Are you sure?
I am positive. I kept—I’m very competitive, and I have a folder, and since I joined Elliman, which is 2003—every award ceremony [program]. Prior to that day, you had the top 10, period. Now, Prudential nationwide always did teams and individuals, but Prudential Douglas Elliman? Never. So that year, O.K., what happened was my numbers were higher, and suddenly a Pandora’s box was opened. I went in, this was my statement: I said, ‘Whatever you do, I am just telling you, the numbers are very clear. I am not settling for No. 2.’
You told that to Elliman’s co-owners, Dottie Herman and Howard Lorber?
All of the above! So the way they resolved it was to give two No. 1’s—to the teams, and to the individuals. … Every single person at the awards ceremony sitting down, every single person in the 1,500, knew the truth.
At the time, Ms. Lenz said, ‘Jackie Teplitzky is not even in the same category.’ Have you spoken since?
She really didn’t know me at a personal level, and I’m going to tell you, something very funny happened. For one of the conventions, I went in to do my hair at the hairdresser, and there was nobody else but her and me. Las Vegas—the Prudential nationwide convention.
The hairdressers thought—because I said, ‘Hi, Dolly, how are you?’—that we knew each other, so they put us side by side. When you sit down and you’re doing your hair, you have nothing to do. So you start talking! And we actually decided we have a lot of things in common. She comes from a Spanish family, you know?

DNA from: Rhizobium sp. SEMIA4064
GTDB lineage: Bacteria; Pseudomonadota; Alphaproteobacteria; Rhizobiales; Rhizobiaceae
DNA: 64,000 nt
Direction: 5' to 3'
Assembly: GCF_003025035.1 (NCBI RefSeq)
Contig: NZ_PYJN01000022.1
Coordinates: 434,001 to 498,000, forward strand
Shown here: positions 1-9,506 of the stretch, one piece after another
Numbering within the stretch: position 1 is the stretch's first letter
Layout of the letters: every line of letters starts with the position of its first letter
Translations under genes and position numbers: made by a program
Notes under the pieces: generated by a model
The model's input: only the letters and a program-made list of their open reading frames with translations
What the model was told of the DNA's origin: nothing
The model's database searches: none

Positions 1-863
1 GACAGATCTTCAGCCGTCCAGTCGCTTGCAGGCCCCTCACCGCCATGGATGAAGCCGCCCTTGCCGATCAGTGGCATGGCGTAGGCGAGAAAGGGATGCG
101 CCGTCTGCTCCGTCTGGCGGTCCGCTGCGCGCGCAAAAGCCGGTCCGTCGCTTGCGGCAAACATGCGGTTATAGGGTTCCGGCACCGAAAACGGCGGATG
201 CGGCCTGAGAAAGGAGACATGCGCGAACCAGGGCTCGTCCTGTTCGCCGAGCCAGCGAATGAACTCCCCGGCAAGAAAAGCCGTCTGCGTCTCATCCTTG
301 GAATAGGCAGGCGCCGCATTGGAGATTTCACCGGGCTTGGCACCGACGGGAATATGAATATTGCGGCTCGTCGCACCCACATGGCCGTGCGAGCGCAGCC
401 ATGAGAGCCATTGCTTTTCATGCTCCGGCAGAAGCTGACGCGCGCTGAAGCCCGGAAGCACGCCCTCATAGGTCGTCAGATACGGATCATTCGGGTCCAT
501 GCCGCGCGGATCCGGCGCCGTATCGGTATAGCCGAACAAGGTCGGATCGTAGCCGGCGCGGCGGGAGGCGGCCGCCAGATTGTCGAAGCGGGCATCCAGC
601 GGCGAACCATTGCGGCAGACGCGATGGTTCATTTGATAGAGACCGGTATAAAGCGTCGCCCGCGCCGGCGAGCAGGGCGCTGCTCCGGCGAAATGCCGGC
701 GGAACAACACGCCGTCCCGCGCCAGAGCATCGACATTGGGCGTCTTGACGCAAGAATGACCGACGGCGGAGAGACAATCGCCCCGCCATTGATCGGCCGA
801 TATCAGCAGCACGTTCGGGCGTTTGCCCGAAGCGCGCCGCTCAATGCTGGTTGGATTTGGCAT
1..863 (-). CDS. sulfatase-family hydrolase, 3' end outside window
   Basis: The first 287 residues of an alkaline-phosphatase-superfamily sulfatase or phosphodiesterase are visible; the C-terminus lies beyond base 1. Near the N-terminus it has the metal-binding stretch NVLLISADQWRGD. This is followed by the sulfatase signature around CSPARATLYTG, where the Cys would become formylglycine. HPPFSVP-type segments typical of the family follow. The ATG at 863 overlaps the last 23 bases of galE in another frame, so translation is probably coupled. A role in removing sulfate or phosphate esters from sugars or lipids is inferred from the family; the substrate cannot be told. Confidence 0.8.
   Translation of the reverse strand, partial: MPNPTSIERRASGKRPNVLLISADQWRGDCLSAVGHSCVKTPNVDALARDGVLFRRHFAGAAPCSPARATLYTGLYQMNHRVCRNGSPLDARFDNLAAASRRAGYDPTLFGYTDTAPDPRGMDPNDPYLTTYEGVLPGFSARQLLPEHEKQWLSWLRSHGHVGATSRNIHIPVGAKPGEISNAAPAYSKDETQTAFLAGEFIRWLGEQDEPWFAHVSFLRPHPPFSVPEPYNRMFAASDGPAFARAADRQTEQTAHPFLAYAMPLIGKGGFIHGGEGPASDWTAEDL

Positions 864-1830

Yes, her real name is Idaliz.
And I am from Chile. And she has two children, I have two children—her kids are older than mine. And we talked about nothing to do with real estate. We had just an incredible, beautiful conversation.
Her protégé-turned-enemy Michael Shvo left Elliman soon after a similar awards-ceremony kerfuffle. Why are they so important to brokers?
Well, look, it’s recognition for your hard work.
Would you want your two sons to go into real estate?
That’s a tough one. On the one hand, I would say yes because I want continuity and I want the name, the Jacky Teplitzky team, to go on. But on the other hand, I respect their wishes.
Your husband, Max Dobens, is on your team, just like he was when you worked at Corcoran—he joined after he was laid off. What’s that been like? Does he mind the power dynamics?
He does! You have to interview him for that. Look, it’s not easy because we try very hard to institute the rule of when we cross that entry door to this apartment, we do not talk about business. … You know, it’s a lot of friction. It’s very difficult to work with your husband, especially because I’m the head of the team. He’s definitely the top producer in the team, but it’s a difficult thing.
Second to you?